6. I'm not sure if this plays a role in the programs' inflexibility but the norm in the US is that you take NBDE part 2 between 3rd and 4th year and the continued expectation is that future students take the INBDE at this time as well. So from the programs' perspective most applicants should already have their boards completely done. It is not very collaborative of Canadian schools to restrict students writing their boards until it is too late
  7. To get my DENTPIN I was instructed to go to this site https://www.ada.org/en/education-careers/dentpin. If you click on "DENTPIN Registration" on the left hand side that should take you through all the steps. When I click through now it only has a statement about being a dental student which you can check off, which you wouldn't check off being a pre-dent. It is only when you check this off that it asks for your dental school info. Let me know if you're still having trouble.
  8. I agree with everyone above. Losing a year of dental tuition before starting med school will do way more damage than any part time job can come close to making up for. Assuming you stay in one program all 4 years and you manage your budget I think it is possible to also make extra cash on the side. I know students who work at gyms, the school library, and of course TA previously taken courses. If you are hankering for supplemental income I would suggest something where you can choose your own hours like teaching ESL online. This means no commitment so you are never stretched too thin. There ar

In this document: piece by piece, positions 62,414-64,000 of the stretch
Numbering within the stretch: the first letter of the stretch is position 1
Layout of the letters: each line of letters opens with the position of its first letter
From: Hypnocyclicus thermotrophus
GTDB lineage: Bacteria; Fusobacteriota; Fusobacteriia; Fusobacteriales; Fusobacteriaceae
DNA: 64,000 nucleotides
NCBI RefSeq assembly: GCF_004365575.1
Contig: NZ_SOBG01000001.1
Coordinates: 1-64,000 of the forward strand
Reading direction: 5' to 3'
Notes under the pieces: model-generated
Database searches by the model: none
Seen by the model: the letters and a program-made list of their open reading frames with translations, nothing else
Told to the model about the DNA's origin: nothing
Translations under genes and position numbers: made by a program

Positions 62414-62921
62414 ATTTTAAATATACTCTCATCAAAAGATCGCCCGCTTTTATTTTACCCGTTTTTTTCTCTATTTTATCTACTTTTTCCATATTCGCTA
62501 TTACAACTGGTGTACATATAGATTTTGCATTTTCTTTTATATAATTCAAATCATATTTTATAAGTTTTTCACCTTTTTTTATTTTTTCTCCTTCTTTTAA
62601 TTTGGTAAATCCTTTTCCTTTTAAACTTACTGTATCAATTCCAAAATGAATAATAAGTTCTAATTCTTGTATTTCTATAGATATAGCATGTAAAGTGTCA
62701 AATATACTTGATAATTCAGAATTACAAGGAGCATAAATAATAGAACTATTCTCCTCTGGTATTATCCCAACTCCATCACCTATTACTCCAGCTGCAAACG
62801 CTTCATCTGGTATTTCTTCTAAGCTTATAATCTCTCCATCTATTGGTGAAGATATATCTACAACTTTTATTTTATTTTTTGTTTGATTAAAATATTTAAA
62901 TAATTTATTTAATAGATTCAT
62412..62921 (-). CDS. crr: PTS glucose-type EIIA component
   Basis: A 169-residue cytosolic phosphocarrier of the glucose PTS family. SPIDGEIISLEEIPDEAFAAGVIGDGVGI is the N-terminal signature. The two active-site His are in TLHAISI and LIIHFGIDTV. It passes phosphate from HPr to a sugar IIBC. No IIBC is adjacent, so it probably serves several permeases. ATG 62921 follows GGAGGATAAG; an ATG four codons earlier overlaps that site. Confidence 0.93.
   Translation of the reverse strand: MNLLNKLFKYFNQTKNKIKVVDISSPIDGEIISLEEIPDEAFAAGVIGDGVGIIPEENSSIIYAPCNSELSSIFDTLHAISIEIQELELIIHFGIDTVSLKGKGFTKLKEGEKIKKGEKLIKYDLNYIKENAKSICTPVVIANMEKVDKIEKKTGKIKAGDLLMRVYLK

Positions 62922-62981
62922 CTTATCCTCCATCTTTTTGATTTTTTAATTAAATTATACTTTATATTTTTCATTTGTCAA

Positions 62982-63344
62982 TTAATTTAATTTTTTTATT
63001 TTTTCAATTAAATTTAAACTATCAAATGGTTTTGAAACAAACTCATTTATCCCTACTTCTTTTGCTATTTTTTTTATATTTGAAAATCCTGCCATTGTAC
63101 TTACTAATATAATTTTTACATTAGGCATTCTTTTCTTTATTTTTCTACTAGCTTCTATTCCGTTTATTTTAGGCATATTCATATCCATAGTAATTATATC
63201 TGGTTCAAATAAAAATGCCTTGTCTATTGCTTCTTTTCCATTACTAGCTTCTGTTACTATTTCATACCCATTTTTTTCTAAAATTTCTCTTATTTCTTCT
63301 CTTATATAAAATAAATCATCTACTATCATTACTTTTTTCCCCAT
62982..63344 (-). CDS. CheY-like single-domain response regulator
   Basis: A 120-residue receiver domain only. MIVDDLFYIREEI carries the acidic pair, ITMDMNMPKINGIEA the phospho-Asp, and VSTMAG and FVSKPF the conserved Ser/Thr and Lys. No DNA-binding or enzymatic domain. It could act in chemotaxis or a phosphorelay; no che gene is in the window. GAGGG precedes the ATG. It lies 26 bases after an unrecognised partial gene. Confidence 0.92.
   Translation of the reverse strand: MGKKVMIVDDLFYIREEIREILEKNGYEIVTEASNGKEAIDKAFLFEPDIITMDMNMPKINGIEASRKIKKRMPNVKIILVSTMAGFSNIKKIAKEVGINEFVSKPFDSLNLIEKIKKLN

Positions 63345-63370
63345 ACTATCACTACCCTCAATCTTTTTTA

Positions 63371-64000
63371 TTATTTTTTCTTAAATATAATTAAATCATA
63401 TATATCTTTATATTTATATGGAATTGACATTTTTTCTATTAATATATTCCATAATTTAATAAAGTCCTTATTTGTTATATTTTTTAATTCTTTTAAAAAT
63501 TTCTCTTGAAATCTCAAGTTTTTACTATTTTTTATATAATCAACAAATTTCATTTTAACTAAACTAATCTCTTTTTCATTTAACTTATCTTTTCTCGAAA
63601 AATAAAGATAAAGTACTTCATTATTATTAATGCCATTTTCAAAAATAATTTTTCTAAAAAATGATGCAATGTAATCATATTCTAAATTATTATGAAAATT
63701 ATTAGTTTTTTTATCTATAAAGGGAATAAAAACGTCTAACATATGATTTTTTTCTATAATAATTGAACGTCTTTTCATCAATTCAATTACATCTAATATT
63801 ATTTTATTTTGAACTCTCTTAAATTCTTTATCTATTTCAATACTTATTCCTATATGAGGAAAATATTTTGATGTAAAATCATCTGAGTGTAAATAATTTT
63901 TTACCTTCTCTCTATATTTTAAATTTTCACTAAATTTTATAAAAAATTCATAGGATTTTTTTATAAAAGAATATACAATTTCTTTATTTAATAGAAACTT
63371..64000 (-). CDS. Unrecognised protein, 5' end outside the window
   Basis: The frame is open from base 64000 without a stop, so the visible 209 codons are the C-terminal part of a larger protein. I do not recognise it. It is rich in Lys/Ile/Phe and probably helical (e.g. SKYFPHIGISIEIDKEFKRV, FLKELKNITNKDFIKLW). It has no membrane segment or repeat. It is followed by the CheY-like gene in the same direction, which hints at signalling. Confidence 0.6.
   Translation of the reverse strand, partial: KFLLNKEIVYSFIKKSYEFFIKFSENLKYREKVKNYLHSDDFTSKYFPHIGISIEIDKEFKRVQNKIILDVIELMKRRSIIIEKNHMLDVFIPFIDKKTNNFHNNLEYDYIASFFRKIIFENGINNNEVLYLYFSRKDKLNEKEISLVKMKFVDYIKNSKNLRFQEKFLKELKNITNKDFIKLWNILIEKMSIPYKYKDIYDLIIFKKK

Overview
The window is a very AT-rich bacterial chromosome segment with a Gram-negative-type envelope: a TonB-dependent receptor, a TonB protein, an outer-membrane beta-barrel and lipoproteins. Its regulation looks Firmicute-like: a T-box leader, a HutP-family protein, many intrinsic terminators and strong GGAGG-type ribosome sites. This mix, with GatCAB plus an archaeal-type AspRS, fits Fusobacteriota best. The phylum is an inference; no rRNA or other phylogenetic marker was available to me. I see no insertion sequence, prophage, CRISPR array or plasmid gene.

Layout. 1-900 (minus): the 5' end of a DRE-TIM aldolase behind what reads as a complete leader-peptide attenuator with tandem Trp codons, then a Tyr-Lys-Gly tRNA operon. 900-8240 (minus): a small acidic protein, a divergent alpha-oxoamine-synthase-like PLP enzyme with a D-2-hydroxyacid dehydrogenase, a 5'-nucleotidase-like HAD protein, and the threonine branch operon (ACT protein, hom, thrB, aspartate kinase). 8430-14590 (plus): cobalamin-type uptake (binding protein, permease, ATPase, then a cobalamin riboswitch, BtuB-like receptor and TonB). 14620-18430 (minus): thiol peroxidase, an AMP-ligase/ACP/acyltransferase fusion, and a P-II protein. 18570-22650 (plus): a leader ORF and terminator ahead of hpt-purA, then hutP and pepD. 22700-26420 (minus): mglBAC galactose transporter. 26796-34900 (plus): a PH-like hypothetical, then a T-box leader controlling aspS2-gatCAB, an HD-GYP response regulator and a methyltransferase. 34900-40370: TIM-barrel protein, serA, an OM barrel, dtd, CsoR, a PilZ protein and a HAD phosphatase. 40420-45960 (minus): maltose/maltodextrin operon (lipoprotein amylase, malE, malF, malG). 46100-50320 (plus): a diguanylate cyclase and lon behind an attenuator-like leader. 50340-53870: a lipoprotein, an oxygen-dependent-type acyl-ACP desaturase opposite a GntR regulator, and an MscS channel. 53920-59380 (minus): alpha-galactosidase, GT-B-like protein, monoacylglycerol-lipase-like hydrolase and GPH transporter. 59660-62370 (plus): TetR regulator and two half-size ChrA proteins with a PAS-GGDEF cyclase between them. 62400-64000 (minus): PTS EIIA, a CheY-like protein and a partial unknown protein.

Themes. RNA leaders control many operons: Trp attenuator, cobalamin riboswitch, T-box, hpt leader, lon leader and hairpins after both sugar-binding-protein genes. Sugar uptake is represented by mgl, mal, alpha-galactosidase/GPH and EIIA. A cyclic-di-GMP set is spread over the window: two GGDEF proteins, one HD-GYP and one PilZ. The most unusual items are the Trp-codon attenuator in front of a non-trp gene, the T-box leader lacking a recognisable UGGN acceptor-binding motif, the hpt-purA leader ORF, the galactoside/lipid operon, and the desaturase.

9. Looking at my old application I just left it blank
  10. One American school's situation: At Tufts, 3rd and 4th years will be returning for clinic June 1st. 1st years are virtual for the fall semester (decided a while ago) and today we were told 2nd years will also be virtual. There's been a lot of pushback from students, but because the clinic will be operating at half capacity the 3rd and 4th years will need to utilize the preclinical areas as well (while maintaining proper social distancing). This means there simply will not be room for 1st and 2nd years. The hope is to front load didactic courses and dedicate the winter to hand skills cours